As a consequence of our increasing reliance on information nowadays, both for home and personal use along with business and professional needs, more and more data is being generated, processed, moved, stored, and retained in multiple copies for longer periods of time. Aggressive technology scaling has also, placed limitations on current memory and data storage technologies like SRAM, DRAM and Flash. Thus, several new Non-Volatile Memory (NVM) technologies are currently being investigated to eventually satisfy the need for continuously higher storage capacity and system performance, lower power consumption, smaller form factor, lower system costs and long data‐retention capability. Resistive RAM (RRAM), Phase Change RAM (PC-RAM) and Magneto-Resistive RAM (MRAM) are among the more mature NVM technologies. Spin Orbit Torque MRAM, Domain Wall Memory, IGZO DRAM, etc. are some of the more recent NVMs with interesting characteristics. However, naively replacing the whole memory hierarchy with NVRAM is not a good idea. Each technology comes with a set of inherent flaws, like limited write endurance, or high access latency, etc. To mitigate this problem, the memory system architecture of the system-on-chip should combine several regions of memory with different characteristics (see Figure 1), with the use of the appropriate interface technologies.
In this PhD thesis, the different technologies will first be compared and evaluated from a system perspective for the targeted platforms and application domains. Both memory designs and memory interfaces should be considered at the same time, as they each significantly contribute to the performance, power and area. This will also involve laying the groundwork for an efficient translation between link hardware level abstraction (RTL) and system level abstraction (e.g. gem5). After that, promising technology-architecture combinations can be optimized by inferring crucial design parameters with various machine learning techniques such as deep learning. Also, the candidate will study how machine learning can help solve the problem of data allocation in such complex memory systems. This PhD covers multiple abstraction layers and requires close interaction with circuit experts, system architecture experts, machine learning experts, and software experts.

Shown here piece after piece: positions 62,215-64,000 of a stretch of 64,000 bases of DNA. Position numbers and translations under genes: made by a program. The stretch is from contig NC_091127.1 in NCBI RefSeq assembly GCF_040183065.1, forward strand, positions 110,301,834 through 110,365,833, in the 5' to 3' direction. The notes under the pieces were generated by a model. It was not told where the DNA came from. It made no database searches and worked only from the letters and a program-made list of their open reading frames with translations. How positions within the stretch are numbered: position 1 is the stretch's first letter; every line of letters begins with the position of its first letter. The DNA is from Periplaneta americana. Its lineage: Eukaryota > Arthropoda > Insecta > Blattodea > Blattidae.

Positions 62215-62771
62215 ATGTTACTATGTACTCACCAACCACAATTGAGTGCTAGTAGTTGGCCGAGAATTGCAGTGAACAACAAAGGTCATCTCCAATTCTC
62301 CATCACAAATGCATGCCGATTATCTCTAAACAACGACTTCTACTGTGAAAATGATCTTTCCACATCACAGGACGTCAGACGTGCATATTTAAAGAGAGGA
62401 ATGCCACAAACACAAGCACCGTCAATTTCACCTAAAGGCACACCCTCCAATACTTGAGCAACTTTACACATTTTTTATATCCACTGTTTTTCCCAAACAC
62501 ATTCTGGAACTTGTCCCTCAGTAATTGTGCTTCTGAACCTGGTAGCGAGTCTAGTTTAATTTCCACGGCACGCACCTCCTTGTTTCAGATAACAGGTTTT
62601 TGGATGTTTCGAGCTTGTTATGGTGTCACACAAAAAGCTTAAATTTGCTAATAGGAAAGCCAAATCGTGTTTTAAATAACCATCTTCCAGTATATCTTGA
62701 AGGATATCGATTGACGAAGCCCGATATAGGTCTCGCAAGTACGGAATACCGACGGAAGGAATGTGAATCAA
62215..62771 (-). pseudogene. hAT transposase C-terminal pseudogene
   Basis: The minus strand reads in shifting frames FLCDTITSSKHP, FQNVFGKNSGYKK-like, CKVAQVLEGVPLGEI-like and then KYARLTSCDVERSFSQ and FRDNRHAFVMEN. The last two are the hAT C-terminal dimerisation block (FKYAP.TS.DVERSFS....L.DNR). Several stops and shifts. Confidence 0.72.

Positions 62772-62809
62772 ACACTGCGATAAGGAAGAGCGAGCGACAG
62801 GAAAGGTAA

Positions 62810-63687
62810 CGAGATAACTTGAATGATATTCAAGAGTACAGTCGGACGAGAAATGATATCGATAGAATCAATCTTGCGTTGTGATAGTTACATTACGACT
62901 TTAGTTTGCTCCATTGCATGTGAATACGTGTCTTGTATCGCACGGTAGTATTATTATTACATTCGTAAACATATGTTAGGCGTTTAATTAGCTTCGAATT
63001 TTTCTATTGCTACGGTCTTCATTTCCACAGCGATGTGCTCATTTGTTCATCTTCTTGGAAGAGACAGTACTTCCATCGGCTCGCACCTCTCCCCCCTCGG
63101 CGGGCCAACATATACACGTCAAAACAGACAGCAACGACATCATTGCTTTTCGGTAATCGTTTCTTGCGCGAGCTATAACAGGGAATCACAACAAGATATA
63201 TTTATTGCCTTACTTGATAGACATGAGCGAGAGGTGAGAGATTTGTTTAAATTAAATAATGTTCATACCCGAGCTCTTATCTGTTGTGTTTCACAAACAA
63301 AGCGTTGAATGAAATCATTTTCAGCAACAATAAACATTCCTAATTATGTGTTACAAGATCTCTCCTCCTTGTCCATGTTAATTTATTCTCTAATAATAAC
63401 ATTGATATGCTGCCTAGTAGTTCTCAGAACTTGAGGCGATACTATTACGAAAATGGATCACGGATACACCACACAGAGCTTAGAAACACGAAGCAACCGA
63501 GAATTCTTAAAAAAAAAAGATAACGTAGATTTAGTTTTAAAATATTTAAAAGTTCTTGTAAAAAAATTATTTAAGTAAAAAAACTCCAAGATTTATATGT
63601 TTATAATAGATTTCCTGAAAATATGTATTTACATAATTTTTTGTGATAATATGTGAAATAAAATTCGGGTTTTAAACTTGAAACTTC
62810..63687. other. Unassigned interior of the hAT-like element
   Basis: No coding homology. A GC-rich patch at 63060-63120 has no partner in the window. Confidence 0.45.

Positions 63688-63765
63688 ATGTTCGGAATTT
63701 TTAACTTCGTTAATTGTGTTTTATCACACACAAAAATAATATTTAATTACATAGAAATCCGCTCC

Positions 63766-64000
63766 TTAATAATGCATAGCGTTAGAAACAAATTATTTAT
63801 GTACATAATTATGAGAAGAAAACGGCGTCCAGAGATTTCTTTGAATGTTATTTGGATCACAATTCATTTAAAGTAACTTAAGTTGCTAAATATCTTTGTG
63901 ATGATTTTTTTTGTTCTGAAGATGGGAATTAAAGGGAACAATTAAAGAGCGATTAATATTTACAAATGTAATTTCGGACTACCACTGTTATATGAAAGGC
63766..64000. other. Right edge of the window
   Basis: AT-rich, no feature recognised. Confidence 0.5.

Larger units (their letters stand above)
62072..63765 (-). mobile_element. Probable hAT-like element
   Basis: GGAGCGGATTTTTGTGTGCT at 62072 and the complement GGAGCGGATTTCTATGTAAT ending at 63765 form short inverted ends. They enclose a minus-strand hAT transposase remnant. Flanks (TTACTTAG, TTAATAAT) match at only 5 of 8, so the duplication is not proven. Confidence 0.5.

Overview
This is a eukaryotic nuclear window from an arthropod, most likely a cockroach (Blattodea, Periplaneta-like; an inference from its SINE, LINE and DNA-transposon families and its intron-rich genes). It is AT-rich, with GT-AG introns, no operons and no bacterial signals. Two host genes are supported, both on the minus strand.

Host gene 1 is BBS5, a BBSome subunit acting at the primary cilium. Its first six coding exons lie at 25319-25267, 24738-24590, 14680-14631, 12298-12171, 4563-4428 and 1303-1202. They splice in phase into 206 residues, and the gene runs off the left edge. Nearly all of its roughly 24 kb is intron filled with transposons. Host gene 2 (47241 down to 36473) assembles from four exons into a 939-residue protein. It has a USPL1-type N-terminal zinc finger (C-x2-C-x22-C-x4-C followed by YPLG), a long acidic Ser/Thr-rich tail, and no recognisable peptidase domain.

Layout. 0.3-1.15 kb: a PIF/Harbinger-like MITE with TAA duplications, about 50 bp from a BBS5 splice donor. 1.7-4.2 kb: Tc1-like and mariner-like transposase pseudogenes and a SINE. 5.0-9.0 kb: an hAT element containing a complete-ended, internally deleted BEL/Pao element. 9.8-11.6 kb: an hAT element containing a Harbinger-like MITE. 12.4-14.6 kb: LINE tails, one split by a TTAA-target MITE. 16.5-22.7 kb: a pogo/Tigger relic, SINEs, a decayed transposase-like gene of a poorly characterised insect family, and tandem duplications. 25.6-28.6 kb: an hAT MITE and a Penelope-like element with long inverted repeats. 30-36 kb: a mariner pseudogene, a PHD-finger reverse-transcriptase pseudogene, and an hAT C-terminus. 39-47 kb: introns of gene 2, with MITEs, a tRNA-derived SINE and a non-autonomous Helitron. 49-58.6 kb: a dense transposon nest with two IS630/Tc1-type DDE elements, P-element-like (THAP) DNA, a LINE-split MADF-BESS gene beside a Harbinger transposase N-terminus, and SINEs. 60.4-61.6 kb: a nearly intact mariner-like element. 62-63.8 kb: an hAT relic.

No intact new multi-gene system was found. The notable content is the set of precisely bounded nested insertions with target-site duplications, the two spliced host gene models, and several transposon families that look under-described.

Figure 1: Illustration of emerging non-volatile memories and different application domain targets
Required background: Electrical or Computer Science engineer with a background in memory architecture and interest in performance analysis and machine learning.
Type of work: 30% architecture design, 30% system evaluation, 30% software, 10% literature
Supervisor: Francky Catthoor
Daily advisor: Timon Evenblij
The reference code for this position is 2020-028. Mention this reference code on your application form.